West African Books with Unconventional Approaches to Gender and Power (from Electric Lit)

One of the things this blog tries to do is to highlight books from outside the usual UK-US cannon. We live in a rich, varied world, and as readers, we are ideally placed to explore this richness through books. This is what lay behind the reading challenge that some of us set ourselves.

From time to time, I post articles on reading suggestions from different parts of the world. In this article, published in Electric Literature, Chinelo Okparanta, a Nigerian-American writer, lists six books by West African writers that take an unconventional look at relationships.

“In my novel, Under the Udala Trees, I explore the themes of betrayal and rebirth and happiness in the context of gender and power. In writing the novel, I imagined, unlike Ramatoulaye, a sort of happiness that existed outside of the traditional schema of marriage. Or rather, I imagined the pursuit of that sort of happiness. The fundamental desires of my protagonist, Ijeoma, are unconventional in her West African setting in the sense that she does not find her value via an attachment to a man. Lately, I’ve been interested in finding other West African authors who are also unconventional in their portrayal of love and marriage, of gender and power. The following are my top six.”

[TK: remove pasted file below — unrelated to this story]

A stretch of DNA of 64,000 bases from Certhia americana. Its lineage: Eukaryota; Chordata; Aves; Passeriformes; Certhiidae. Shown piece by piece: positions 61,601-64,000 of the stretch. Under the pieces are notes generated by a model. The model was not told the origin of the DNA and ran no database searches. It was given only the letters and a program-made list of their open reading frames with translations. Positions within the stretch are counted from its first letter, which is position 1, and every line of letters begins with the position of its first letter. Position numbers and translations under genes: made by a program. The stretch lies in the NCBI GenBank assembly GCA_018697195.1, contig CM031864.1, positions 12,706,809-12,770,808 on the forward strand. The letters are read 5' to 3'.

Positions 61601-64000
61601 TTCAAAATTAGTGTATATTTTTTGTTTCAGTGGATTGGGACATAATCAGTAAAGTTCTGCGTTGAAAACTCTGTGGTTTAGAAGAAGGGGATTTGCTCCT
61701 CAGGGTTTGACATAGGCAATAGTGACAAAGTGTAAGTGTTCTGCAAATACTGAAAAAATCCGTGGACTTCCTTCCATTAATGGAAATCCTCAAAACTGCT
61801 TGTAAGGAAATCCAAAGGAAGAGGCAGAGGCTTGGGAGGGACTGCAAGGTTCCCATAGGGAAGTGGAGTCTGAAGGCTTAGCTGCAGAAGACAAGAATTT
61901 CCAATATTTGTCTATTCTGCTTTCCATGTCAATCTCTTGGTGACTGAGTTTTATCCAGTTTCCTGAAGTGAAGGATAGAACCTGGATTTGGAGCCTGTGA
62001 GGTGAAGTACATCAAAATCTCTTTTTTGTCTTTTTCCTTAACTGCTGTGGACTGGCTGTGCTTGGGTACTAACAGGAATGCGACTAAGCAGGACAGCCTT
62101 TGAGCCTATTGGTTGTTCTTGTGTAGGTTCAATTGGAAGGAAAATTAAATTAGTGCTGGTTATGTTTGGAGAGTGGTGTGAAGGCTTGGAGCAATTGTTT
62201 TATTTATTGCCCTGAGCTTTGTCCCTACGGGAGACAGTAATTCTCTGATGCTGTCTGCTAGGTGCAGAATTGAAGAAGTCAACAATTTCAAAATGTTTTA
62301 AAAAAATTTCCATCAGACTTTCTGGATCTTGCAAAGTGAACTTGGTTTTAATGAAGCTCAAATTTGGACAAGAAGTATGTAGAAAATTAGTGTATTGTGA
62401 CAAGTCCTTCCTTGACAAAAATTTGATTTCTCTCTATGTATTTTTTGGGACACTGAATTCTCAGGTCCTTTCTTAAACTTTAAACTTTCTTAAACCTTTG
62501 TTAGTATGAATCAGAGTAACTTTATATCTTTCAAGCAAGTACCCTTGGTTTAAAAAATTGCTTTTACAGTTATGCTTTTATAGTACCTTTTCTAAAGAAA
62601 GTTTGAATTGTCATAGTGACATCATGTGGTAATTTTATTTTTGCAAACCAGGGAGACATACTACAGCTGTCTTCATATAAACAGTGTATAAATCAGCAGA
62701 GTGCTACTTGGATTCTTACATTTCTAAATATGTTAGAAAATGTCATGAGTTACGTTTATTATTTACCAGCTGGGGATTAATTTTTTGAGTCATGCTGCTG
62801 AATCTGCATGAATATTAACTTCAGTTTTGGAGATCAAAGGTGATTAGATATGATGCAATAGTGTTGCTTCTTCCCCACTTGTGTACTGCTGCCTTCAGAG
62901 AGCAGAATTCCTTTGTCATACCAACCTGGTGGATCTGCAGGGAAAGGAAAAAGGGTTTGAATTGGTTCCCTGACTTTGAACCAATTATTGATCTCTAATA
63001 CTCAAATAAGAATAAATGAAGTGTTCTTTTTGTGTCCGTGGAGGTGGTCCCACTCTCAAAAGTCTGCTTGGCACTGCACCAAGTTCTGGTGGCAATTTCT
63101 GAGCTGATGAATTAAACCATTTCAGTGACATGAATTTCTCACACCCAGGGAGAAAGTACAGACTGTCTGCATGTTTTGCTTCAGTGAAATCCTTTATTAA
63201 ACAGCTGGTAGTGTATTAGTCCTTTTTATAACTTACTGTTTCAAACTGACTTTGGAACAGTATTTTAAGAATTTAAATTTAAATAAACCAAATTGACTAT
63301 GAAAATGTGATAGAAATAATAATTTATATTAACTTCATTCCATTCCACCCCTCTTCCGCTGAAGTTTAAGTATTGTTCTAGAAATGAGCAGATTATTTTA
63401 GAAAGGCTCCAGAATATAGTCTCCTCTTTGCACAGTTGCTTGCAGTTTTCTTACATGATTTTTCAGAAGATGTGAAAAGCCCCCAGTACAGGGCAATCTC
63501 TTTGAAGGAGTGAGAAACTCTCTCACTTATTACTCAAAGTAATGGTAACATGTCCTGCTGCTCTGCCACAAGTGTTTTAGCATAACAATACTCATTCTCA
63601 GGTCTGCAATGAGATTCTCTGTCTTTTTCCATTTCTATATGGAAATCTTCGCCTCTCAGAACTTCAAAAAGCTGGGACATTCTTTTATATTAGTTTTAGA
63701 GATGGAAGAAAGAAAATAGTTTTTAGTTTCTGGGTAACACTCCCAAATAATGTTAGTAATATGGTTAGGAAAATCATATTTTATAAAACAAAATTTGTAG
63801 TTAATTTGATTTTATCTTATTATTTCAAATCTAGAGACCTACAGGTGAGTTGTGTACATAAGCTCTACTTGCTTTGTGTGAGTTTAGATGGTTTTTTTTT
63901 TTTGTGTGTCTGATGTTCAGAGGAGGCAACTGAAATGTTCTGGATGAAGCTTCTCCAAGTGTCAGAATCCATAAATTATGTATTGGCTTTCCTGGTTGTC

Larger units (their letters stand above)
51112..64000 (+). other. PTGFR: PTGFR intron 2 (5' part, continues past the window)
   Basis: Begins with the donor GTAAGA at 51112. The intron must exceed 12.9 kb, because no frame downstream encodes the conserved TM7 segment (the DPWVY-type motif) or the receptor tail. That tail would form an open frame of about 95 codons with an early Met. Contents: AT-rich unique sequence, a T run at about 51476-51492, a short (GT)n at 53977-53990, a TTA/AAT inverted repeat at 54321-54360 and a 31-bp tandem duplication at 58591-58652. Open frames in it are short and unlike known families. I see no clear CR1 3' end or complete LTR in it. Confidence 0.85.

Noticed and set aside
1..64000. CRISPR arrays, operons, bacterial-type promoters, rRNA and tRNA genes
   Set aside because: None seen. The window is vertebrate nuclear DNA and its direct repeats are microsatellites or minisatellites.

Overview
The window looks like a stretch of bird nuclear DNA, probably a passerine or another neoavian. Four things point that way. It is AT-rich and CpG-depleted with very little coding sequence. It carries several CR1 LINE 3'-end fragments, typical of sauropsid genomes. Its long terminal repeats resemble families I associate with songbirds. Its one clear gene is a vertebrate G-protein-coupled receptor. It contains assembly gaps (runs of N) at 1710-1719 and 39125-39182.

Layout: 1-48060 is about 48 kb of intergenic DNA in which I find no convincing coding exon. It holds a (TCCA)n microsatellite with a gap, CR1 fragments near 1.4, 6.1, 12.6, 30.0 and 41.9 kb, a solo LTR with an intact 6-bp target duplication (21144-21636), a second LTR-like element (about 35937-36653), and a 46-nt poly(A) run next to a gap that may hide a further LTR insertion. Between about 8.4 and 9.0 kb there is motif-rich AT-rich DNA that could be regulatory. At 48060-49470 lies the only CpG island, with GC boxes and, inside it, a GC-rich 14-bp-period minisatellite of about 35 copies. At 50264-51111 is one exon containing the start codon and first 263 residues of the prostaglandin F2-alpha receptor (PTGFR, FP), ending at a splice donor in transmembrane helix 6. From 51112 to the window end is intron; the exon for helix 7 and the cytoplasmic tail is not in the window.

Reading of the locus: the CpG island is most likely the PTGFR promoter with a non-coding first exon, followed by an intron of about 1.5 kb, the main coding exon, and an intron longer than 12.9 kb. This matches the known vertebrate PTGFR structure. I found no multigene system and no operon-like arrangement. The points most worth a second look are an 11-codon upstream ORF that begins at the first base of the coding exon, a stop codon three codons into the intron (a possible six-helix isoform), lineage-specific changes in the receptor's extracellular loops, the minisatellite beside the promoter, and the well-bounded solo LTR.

You can read the article here. You can read more about Chinelo Okparanta on her website.

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